Alejandro Aballay, PhD, professor in the Department of Molecular Genetics and Microbiology and director of the Center for Host Microbial Interactions at Duke University, is a recipient of a prestigious NIH MERIT Award from the National Institute of General Medical Sciences for his research project on the role of the nervous system in controlling immunity.
Dr. Aballay’s research project will study the neural circuits involved in the control of stress responses and innate immunity. Recent studies from his laboratory indicate that different immune mechanisms are controlled at the organismal level by the nervous system.
MERIT Awards provide long-term support to investigators whose research competence and productivity are distinctly superior. The MERIT award provides funding for 5 years and could be renewed for up to 10 years.
In recognition of his research and achievements, Dr. Aballay has received a number of other awards including the Neuroimmunology of Brain Infections and Cancers Award and the Interscience Conference on Antimicrobial Agents and Chemotherapy (ICAAC) Young Investigator Award. In 2017, Dr. Aballay was named a fellow of the American Academy of Microbiology.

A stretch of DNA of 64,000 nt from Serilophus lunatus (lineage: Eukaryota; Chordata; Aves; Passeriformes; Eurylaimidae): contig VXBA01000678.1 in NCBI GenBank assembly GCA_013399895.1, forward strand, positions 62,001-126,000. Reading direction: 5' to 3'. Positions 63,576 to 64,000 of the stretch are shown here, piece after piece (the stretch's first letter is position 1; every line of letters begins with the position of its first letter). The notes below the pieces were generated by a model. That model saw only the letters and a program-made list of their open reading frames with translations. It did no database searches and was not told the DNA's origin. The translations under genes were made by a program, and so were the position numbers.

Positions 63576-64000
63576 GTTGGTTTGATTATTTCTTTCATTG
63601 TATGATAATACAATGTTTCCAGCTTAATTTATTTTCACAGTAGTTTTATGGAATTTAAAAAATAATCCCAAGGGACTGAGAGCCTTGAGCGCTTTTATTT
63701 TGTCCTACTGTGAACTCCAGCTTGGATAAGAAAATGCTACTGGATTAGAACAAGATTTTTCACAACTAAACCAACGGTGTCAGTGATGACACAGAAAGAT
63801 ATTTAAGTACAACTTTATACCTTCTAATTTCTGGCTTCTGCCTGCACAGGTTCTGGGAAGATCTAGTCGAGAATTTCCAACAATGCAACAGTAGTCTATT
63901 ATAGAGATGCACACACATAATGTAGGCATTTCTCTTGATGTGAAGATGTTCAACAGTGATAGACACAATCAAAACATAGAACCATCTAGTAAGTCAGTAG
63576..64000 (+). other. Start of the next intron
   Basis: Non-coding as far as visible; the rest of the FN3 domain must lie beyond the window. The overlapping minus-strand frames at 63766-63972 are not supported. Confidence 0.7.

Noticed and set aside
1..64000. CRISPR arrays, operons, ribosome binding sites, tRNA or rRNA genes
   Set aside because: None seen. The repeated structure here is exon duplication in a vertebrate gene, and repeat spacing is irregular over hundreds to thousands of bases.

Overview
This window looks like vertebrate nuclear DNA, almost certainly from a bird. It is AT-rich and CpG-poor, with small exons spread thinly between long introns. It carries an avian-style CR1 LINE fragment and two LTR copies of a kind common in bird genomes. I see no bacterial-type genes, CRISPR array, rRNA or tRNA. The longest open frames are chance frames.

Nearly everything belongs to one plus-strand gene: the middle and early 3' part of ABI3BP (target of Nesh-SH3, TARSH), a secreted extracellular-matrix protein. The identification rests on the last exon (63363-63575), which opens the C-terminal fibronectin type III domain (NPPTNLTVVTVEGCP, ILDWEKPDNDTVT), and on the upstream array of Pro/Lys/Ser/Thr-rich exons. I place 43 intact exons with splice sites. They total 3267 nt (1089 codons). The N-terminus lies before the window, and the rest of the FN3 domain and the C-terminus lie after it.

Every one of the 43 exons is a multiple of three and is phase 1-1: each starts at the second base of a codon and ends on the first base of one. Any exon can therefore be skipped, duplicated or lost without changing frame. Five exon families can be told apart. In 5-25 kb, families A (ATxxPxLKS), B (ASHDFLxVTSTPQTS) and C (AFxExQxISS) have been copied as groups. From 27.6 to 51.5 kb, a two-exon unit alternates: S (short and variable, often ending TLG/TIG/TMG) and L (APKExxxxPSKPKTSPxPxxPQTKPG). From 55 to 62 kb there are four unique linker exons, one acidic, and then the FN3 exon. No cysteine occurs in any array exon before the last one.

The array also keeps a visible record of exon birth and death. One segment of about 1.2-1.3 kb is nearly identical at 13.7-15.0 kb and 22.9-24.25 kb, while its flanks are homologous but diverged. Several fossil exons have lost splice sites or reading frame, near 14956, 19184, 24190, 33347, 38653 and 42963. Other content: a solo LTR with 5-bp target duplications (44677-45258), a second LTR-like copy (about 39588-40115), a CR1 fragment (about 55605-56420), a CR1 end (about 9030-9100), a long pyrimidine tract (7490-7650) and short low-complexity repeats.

“Alejandro has been a stellar investigator at Duke for the past 15 years, and he joins a select cadre of Duke faculty who have received NIH MERIT award,” said Joseph Heitman, MD, PhD, chair of the Department of Molecular Genetics and Microbiology in the Duke University School of Medicine.
Other Duke University faculty who have received a Merit Award including Dr. Marc Caron, James B. Duke Professor of Cell Biology; Dr. Loreena Beese, James B. Duke Professor of Biochemistry; Dr. Michael Krangel, Chair and Mary Bernheim Professor of Immunology; Dr. Blanche Capel, James B. Duke Professor of Cell Biology; Dr. Donald McDonnell, Chair and Glaxo-Wellcome Professor, Department of Pharmacology and Cancer Biology; Dr. Brigid Hogan, Chair and George Barth Geller Professor, Department of Cell Biology; Dr. Anna Mae Diehl, Florence McAlister Professor, Department of Medicine; and Dr. Joseph Heitman, Chair and James B. Duke Professor of the Department of Molecular Genetics and Microbiology.